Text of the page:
With High School graduation came a surprise, a destination of discovery that was my choice. Newport, Rhode Island quickly rose to the top knowing the International Tennis Hall of Fame is home to the legends of tennis ( ).The museum built in 1880 showcases the history and legacy of the game, as its walls’ hero tennis icons.

Tennis originated from a 12th century French game called paume (meaning palm); it was a court game where the ball was struck with the hand. Paume evolved into jeu de paume and rackets were used. The game spread and evolved in Europe. In 1873, Major Walter Wingfield invented a game called Sphairistikè (Greek for "playing ball) from which modern outdoor tennis evolved.

With the industrial revolution freeing up fortunes and leisure time through the 1870's into the 1880's, resorts of the Victorian era were a natural nesting place for the growth of the game. National championships were cropping up and attracting regulars. The upper class social scene was throwing decadent parties, giving them all a reason to return season after season and play. Soon there were enough challenging players in various regions of a growing number of countries to establish a level of skill that improved from one innovation to the next.
The conclusion of the museum drops you onto the edge of paradise.
Fine blades of grass manicured to perfection, newly painted lines, and the early rising sun casting its glow through the lattice of netting neatly hammered into opposite ends of each court seemed endless as though a kaleidoscope were being twisted before me.

Grass courts are the fastest type of courts in common use. They consist of grass grown on very hard-packed soil, similar to golf greens, which adds an additional variable: bounces depend on how healthy the grass is, how recently it has been mown, and the wear and tear of recent play.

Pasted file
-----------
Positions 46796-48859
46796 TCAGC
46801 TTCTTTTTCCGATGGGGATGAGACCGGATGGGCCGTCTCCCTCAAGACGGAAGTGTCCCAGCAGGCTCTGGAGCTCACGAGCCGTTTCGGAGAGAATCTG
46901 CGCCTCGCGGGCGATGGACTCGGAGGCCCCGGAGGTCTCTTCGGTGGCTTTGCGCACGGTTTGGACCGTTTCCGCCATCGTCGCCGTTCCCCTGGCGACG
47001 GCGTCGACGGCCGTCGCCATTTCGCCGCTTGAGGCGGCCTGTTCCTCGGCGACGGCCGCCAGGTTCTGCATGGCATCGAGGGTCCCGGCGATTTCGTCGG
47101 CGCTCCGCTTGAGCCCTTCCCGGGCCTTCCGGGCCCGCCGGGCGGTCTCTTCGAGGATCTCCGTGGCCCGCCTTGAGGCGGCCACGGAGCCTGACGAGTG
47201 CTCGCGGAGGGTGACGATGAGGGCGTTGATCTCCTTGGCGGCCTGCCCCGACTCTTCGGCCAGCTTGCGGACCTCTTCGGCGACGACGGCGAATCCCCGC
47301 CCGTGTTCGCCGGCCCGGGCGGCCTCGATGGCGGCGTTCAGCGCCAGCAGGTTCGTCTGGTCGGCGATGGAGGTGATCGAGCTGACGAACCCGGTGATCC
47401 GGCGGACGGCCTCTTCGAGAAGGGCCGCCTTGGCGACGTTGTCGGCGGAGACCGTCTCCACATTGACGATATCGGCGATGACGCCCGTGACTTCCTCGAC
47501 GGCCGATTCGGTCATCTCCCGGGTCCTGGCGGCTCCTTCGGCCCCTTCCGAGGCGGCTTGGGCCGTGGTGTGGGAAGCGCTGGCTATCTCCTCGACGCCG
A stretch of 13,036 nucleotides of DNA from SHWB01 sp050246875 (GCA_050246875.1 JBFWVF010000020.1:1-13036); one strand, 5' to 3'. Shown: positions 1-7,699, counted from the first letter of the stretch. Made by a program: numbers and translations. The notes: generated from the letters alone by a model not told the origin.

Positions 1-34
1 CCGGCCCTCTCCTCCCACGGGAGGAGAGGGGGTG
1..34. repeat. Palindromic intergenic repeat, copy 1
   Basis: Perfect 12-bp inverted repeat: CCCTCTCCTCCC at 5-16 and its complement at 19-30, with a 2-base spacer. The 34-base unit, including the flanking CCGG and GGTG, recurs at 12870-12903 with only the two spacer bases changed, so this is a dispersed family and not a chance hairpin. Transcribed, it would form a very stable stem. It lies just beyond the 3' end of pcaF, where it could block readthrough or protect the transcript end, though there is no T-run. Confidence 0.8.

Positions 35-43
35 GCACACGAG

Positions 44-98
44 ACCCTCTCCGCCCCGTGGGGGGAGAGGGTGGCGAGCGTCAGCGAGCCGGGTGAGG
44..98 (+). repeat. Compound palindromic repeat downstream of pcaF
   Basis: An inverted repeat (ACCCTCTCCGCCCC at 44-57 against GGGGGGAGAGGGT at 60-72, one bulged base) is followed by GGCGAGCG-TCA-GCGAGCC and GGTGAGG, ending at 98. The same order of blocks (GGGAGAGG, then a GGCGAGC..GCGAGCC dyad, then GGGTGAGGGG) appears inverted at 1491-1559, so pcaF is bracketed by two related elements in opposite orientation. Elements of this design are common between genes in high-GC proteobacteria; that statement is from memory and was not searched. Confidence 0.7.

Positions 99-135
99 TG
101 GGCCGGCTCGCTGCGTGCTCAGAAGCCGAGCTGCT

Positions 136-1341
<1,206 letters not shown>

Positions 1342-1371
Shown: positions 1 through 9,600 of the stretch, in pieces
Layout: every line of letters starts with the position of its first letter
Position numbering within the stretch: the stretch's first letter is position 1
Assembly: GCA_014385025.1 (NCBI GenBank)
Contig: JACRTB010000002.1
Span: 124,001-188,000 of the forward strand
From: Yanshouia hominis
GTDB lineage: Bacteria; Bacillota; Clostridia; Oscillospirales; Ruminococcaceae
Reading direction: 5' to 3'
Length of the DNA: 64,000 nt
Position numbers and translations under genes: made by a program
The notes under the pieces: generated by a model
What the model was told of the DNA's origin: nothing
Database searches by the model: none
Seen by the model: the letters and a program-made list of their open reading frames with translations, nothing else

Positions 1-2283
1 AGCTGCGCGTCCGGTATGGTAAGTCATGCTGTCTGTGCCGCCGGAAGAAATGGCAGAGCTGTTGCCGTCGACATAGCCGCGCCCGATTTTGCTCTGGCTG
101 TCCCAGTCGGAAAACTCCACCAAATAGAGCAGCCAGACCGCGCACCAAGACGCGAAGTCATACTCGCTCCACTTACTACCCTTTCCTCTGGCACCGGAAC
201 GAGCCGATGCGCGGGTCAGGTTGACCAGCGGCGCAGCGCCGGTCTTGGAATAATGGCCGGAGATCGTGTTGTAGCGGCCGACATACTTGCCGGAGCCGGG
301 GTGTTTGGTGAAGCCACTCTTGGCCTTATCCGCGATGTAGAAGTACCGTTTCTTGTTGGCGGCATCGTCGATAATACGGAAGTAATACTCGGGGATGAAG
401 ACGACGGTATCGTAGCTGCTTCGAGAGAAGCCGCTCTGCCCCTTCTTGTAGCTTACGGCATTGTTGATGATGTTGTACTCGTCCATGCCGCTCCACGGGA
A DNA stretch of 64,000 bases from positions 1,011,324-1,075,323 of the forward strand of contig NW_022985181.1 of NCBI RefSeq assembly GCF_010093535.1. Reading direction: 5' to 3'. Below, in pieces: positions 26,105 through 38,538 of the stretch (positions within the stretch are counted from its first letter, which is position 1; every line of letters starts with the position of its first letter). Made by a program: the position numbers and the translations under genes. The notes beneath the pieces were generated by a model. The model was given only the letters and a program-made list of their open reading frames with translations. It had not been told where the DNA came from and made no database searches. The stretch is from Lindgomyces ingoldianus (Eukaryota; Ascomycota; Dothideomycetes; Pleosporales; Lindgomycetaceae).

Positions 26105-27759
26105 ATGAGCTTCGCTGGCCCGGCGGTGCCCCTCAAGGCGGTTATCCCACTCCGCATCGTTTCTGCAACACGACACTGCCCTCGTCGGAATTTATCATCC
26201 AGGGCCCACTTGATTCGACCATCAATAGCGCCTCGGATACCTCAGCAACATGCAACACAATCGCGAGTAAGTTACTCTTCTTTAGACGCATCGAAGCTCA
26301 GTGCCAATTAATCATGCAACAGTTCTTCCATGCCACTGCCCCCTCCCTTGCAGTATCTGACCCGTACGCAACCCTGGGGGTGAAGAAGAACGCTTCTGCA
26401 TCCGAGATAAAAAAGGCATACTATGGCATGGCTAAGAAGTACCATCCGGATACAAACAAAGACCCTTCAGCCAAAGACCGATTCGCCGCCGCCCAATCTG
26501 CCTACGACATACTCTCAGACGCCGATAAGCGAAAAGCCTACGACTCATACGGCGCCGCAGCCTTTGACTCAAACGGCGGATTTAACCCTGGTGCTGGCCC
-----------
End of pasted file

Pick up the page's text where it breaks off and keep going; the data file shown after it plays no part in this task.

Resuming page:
While some travel the country enjoying an all-American game at Fenway Park or Lambeau Field, I experience a similar magnetism when it comes to tennis.

It’s not often one comes across red-clay courts in the States; so stumbling upon this ruddy vermilion in Capri was like a natural high!
Red clay can be natural or, as at the French Open, made of crushed brick mixed with rubber and other materials. Clay courts slow down the ball and produce a high bounce[citation needed] when compared to grass courts or hard courts. This is because clay courts have more grab and when the ball lands there is more friction pushing against the ball's horizontal path, therefore slowing it and creating a higher bounce. For this reason, the clay court takes away some advantage of big serves, which makes it hard for serve-based players to dominate on the surface. (

Cincinnati’s heart beats strong in August when the ATP Tennis Masters series arrives at our door. The privilege of entering the grounds is like Christmas morning, and taking a seat when match play begins is better than opening presents.

If you’ve traveled to Flushing Meadows for the US Open or have found yourself on a vacation tennis court, immortalize this memory with a custom watercolor painting from The Painted Memory as a treasured keepsake.